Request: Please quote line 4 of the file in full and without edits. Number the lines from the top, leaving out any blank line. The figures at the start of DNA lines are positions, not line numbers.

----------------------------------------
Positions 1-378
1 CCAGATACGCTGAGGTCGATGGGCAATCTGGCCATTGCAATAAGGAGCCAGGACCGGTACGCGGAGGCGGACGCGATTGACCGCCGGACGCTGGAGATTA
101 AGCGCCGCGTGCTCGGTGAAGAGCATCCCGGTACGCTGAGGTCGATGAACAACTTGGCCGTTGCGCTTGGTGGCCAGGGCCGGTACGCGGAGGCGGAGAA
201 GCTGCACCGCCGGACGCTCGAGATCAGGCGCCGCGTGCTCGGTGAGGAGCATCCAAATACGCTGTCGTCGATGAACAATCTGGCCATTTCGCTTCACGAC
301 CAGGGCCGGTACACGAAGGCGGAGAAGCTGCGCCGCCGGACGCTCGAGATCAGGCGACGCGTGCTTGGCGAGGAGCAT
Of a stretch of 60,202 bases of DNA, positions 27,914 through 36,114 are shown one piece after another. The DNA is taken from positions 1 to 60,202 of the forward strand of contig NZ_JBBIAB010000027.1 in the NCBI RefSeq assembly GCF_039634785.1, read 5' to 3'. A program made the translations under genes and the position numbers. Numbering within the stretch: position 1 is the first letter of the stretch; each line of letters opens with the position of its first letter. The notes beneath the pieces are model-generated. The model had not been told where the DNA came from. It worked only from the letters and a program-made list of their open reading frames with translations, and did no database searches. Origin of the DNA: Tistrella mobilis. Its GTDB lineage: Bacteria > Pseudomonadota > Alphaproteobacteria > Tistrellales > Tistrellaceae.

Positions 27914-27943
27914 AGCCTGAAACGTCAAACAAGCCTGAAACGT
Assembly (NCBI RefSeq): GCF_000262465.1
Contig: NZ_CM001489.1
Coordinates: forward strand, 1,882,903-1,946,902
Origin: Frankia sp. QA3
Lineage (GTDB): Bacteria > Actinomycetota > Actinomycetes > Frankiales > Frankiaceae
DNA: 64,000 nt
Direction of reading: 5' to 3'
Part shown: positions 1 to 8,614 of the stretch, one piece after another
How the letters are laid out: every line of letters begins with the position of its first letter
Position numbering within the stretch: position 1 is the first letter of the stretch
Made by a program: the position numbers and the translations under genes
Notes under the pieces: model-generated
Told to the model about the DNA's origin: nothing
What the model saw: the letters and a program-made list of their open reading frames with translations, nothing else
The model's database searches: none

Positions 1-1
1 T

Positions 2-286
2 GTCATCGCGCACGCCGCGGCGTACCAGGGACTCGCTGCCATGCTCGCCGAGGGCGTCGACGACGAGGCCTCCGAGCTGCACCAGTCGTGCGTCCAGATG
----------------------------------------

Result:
201 GCTGCACCGCCGGACGCTCGAGATCAGGCGCCGCGTGCTCGGTGAGGAGCATCCAAATACGCTGTCGTCGATGAACAATCTGGCCATTTCGCTTCACGAC